Bryan Burrough is the lead writer of the new Vanity Fair article "The Snowden Saga: A Shadowland of Secrets and Light."
ASU to prepare law students for dual-country law license
First-year law students at Arizona State University begin a new semester Monday. By next term they’ll have the chance to enter a new program that will eventually help them work in two countries. The North American Law Degree could further extend business ties between Canada and Arizona.
NADINE ARROYO RODRIGUEZ: ASU says the program is the first of its kind in the U.S. because it will graduate its students within three years. ASU wants to expand a business partnership that already exists. The Arizona Commerce Authority reports that in 2011 about $3.5 billion in goods were traded between Canada and Arizona. ASU College of Law Dean Doug Sylvester says the degree addresses a local demand for Canadian and American attorneys trained to handle cross-border business deals.
DOUG SYLVESTER: The connections between Arizona and Canada are actually already pretty deep. But our legal connections are not. So this was an attempt to say let’s start getting people dual admitted.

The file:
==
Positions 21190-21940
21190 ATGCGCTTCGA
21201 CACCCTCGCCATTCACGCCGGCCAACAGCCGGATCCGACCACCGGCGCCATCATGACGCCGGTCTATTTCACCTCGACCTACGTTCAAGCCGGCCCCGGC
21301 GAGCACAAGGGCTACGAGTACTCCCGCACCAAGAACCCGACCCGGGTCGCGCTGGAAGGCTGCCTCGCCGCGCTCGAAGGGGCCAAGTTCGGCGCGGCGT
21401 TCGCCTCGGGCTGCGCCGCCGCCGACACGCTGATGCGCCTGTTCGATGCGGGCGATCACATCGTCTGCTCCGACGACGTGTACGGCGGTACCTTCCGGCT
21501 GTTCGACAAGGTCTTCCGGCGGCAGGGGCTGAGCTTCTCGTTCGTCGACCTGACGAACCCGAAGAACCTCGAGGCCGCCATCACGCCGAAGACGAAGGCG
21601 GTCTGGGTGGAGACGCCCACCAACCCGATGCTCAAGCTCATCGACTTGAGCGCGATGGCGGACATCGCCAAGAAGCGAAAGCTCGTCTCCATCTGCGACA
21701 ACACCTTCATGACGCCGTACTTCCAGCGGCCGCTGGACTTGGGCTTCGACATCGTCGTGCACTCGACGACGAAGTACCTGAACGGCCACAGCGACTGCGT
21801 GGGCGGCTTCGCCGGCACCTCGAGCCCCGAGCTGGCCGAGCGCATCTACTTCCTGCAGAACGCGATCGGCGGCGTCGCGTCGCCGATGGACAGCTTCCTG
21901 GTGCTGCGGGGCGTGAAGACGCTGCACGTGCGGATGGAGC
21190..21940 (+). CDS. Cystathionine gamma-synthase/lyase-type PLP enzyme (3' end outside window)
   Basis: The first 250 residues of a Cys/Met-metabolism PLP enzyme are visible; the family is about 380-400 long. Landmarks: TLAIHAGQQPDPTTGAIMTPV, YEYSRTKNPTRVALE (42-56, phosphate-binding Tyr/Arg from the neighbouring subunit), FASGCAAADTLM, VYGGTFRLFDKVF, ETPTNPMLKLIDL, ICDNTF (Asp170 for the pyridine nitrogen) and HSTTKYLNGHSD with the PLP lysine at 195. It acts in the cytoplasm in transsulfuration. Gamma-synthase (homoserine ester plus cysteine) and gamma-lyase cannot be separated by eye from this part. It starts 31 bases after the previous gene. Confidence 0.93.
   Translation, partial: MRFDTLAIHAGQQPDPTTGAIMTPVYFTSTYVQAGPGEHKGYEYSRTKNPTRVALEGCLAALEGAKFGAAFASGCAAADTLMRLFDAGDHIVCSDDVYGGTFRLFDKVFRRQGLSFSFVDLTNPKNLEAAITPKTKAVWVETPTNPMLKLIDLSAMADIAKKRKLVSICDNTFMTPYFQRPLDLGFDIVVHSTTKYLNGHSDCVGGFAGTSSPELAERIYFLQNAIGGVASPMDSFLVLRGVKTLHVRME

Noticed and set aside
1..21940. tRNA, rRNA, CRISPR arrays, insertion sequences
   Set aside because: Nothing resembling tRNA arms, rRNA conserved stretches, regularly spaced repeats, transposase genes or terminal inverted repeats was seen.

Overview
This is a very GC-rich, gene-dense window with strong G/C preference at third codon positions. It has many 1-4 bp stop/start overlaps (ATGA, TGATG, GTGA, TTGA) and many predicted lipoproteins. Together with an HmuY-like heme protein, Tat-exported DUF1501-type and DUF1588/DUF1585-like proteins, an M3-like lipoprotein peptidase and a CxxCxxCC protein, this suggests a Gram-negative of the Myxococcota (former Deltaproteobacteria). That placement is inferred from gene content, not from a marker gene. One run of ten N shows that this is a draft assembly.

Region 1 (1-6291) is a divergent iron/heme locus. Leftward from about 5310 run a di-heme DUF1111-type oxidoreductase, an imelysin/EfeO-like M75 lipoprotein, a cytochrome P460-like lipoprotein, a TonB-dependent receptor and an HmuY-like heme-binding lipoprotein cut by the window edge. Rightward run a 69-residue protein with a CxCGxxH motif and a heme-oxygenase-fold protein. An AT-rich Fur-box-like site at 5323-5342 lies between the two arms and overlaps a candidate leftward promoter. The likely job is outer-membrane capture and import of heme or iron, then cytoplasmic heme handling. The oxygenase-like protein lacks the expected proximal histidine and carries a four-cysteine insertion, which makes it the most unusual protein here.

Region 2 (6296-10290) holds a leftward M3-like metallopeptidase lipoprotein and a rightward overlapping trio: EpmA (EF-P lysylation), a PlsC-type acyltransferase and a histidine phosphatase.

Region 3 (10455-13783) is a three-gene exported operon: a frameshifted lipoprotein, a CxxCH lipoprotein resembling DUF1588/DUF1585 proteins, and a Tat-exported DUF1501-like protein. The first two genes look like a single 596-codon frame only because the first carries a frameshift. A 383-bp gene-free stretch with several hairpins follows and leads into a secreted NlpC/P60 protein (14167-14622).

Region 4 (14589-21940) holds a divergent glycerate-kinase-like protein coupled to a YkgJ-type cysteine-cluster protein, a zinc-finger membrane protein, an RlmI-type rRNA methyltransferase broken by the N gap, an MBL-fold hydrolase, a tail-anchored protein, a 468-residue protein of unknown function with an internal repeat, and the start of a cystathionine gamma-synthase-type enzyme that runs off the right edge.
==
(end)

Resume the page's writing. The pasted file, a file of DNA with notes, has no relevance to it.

ANDREAS SCHOTTER: Having a legal background in two countries I think it’s critical.
ARROYO RODRIGUEZ: Andreas Schotter is professor at the Thunderbird School of Global Management. He says ASU’s program is innovative, and could help strengthen a 20-year trade agreement.
SCHOTTER: NAFTA lags far behind the European Union when it comes to international business. And legal issues I think are a huge impediment between the different partners in the North American Free Trade Agreement. So, this degree is a great initiative.
ARROYO RODRIGUEZ: To fulfill one of Canada’s law licensing requirements, ASU plans to open a non-profit law firm to train students for their dual country law license.